Rendering of the new city hall in Franklin, Tennessee illustrates how public space helps tie the building into the Square.
Floor plan of the new multistory city hall in Franklin, Tennessee.
Rendering depicting the traditional style of the new city hall in Franklin, Tennessee.
Site plan of the new city hall in Franklin, Tennessee.

City of Franklin, TN - City Hall


City of Franklin, Tennessee


Franklin, TN


+/- 90,000 sf - city hall
5,000 sf - commercial 

The idea to build a new city hall has been years in the making for Franklin, Tennessee, and now the stage is set for a new building to create a more prominent civic presence in historic downtown.

In early 2020, Franklin hired OHM Advisors and Studio Eight Design to lead the design process for a new city hall. The existing city hall was an adapted building, constructed in 1974 as a one-story mall, with less-than-ideal functionality for city operations. It had few windows, a somewhat featureless exterior, and lacked a connection to its prominent location on the historic public square in downtown Franklin.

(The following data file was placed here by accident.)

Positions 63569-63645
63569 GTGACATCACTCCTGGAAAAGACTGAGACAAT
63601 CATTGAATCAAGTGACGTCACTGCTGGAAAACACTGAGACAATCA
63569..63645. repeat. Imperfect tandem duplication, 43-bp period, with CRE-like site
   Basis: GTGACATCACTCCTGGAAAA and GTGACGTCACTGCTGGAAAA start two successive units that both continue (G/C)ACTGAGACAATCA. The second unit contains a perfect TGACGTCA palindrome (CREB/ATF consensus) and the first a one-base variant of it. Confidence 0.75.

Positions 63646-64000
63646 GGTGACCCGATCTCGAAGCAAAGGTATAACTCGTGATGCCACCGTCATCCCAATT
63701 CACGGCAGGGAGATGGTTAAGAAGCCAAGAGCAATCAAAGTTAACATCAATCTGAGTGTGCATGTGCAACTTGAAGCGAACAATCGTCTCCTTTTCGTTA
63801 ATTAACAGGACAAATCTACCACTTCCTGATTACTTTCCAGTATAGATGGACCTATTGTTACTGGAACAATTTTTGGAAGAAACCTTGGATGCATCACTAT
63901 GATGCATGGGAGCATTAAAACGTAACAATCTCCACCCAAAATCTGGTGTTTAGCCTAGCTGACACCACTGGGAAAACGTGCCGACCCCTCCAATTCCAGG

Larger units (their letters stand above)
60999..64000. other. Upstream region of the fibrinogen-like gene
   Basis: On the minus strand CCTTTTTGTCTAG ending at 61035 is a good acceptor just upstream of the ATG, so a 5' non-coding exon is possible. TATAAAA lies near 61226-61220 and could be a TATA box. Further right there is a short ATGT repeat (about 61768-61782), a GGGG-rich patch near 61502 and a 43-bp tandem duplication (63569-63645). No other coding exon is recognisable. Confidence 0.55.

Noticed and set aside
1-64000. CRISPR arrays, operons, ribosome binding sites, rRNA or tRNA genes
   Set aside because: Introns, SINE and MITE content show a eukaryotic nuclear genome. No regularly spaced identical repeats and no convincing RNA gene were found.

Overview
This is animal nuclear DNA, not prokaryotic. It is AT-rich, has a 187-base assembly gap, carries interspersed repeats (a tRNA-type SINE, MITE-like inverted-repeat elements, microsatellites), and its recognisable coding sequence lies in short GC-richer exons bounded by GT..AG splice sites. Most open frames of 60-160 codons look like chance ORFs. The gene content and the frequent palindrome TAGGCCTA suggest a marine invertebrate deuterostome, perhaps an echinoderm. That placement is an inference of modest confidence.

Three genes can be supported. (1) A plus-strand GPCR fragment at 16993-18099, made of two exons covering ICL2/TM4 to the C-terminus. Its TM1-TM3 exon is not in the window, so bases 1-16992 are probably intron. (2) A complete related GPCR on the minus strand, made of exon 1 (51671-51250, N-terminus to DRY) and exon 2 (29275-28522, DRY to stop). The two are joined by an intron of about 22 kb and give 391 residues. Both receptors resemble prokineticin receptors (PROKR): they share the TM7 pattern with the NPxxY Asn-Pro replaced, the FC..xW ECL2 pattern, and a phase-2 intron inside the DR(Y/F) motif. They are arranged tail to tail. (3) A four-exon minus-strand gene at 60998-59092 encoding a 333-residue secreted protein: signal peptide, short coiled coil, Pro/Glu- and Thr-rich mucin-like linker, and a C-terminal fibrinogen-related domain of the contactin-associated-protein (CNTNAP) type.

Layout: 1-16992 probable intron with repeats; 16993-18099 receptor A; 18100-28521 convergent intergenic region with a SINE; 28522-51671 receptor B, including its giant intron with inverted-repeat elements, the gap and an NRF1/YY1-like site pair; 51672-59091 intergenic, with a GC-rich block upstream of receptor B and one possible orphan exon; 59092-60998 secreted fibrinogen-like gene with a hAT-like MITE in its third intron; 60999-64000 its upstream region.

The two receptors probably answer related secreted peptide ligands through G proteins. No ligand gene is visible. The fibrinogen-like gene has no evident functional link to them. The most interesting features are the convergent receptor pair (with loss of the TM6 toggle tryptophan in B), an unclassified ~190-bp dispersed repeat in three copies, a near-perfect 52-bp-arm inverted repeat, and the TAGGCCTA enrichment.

After a one-year community engagement and programming process, a vision emerged to keep city hall right where it is in the heart of Franklin with a new, more recognizable design that “completes the square” and complements its historic surroundings. The ensuing master plan called for a state-of-the-art facility, enhanced outdoor public spaces with plazas and a community park, active street frontage, and maximized parking.

Now nearing the completion of the Schematic Design Phase, the Franklin City Hall project includes a three-story, +/- 90,000 sf city hall and underground parking garage for staff and city vehicles, as well as 5,000 sf of street-level commercial space. In keeping with the master plan and the city’s desire for this new building to feel authentic to the surrounding district, the exterior design utilizes materials and traditional architectural elements that fit into the historical context. The building form decreases from three stories to two on the eastern side to reflect the scale of the adjacent neighborhood. On that same side, a new public park will transition seamlessly into the fabric of the downtown.

The project is on target for LEED silver certification and construction completion by 2027.